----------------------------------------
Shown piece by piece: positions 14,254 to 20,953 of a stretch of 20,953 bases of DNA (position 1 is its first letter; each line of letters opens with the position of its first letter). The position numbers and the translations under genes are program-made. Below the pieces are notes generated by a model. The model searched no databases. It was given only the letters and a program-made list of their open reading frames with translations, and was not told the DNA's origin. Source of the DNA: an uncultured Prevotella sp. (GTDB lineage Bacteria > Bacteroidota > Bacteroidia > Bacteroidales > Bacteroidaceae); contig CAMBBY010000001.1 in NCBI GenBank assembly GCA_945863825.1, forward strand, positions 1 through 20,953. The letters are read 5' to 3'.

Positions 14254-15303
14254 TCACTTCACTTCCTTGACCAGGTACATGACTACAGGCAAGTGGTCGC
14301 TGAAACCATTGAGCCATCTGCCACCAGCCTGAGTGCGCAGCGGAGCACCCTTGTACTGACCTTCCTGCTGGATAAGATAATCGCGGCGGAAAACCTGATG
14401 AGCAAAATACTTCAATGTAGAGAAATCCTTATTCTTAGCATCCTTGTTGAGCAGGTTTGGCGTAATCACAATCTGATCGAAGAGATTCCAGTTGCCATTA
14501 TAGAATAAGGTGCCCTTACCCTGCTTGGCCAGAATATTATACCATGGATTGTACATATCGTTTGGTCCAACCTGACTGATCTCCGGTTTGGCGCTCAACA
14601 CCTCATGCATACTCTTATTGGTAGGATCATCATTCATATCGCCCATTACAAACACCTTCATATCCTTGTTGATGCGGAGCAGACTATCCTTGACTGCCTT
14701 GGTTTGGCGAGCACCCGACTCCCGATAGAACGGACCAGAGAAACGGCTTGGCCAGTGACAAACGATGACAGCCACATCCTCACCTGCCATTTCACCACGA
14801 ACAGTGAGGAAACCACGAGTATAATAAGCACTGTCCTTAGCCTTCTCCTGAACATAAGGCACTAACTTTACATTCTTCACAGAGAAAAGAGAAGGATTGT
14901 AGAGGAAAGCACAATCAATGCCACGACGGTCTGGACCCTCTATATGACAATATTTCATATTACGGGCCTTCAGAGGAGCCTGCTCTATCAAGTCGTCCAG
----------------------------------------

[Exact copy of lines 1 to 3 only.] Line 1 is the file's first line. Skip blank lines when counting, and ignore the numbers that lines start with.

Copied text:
Shown piece by piece: positions 14,254 to 20,953 of a stretch of 20,953 bases of DNA (position 1 is its first letter; each line of letters opens with the position of its first letter). The position numbers and the translations under genes are program-made. Below the pieces are notes generated by a model. The model searched no databases. It was given only the letters and a program-made list of their open reading frames with translations, and was not told the DNA's origin. Source of the DNA: an uncultured Prevotella sp. (GTDB lineage Bacteria > Bacteroidota > Bacteroidia > Bacteroidales > Bacteroidaceae); contig CAMBBY010000001.1 in NCBI GenBank assembly GCA_945863825.1, forward strand, positions 1 through 20,953. The letters are read 5' to 3'.

Positions 14254-15303
14254 TCACTTCACTTCCTTGACCAGGTACATGACTACAGGCAAGTGGTCGC